The outlook for the world economy this year has worsened because of high inflation, rising interest rates and uncertainty after the failure of two big American banks.
That’s the view of the International Monetary Fund — or IMF — which has lowered its outlook for global economic growth. The IMF now predicts growth this year of 2.8%, down from 3.4% in 2022 and down from its January estimate of 2.9%.
The IMF said the possibility of rising interest rates weakening growth so much as to cause a recession, has “risen sharply.”
The IMF is also predicting 7% global inflation this year, down from 8.7% in 2022 but up from its January estimate of 6.6%.
Continuing high inflation is expected to force central banks to keep raising rates and to keep them high longer to fight rising prices. Those higher borrowing costs are expected to weaken economic growth and possibly weaken banks that previously relied on low rates.
The IMF’s annual Global Financial Stability Report, also released recently, recommended international decision makers rethink the pace of interest rate raises.
The world economy has had a difficult three years. First, COVID-19 almost stopped global commerce in 2020. Then a surprisingly strong recovery caused inflation — which worsened after the Russian invasion of Ukraine increased prices of energy and grain.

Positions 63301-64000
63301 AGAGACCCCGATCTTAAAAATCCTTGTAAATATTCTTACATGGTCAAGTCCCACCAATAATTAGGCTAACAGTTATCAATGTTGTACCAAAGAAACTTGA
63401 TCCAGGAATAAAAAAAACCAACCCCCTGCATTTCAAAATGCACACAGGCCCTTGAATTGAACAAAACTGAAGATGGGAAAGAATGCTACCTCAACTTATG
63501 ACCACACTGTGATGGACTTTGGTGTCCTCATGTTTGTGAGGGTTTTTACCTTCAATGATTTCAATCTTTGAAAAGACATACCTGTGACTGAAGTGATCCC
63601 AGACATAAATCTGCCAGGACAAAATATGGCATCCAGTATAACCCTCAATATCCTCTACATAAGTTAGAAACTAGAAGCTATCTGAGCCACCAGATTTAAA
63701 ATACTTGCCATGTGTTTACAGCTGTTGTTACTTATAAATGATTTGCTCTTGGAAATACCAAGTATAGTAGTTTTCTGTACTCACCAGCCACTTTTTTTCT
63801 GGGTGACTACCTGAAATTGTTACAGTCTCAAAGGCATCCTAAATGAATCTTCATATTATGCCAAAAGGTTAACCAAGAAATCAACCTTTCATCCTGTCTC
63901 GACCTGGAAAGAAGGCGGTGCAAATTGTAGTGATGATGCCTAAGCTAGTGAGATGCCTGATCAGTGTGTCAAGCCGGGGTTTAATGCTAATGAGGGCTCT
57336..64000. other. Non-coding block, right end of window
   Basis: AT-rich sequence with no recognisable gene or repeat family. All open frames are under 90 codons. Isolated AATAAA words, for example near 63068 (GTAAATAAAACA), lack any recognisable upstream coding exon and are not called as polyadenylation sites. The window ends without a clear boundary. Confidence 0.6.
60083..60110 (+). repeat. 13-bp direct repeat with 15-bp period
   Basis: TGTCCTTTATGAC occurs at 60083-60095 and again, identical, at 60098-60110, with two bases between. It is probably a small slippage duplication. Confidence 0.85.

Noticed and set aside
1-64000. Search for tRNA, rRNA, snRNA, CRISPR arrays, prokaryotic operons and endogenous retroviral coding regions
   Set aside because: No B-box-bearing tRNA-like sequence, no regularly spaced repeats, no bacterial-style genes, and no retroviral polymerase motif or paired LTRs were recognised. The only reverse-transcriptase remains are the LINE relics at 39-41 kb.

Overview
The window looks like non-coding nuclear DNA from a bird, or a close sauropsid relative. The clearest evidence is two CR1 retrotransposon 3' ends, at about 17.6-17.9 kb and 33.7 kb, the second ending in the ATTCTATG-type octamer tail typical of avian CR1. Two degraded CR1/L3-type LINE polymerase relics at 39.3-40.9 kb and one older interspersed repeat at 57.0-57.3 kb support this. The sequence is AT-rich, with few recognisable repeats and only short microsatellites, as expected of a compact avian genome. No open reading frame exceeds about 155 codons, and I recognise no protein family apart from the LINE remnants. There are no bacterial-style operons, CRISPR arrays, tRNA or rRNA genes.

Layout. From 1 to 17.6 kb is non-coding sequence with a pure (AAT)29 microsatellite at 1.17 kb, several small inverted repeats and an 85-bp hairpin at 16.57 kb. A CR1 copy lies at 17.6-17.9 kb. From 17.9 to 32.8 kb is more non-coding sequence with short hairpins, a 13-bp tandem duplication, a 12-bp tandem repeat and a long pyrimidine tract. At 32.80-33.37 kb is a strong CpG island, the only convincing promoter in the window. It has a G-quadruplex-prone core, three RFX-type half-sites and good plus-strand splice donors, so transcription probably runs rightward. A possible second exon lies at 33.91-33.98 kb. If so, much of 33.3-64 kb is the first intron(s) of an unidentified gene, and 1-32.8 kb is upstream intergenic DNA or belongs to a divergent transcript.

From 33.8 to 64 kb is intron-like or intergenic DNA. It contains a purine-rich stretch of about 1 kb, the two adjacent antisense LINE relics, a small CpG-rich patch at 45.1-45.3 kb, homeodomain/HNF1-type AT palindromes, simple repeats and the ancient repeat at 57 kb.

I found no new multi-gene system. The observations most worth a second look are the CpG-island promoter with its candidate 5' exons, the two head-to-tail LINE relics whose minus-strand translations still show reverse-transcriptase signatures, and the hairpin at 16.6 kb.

Central banks responded by raising rates, but higher rates have caused problems for the financial system, which had grown used to low interest rates.
On March 10, Silicon Valley Bank failed after taking heavy losses in the bond market due to higher rates. Two days later, officials closed New York-based Signature Bank. The failures were the second- and third-largest in US history. As a result, US banks are expected to reduce lending, which could hurt economic growth.
The IMF says there is a 25% possibility global growth will fall below 2% for 2023. The IMF also says there is a 15% possibility of a situation in which worldwide economic output per person decreases — a situation often associated with global recession.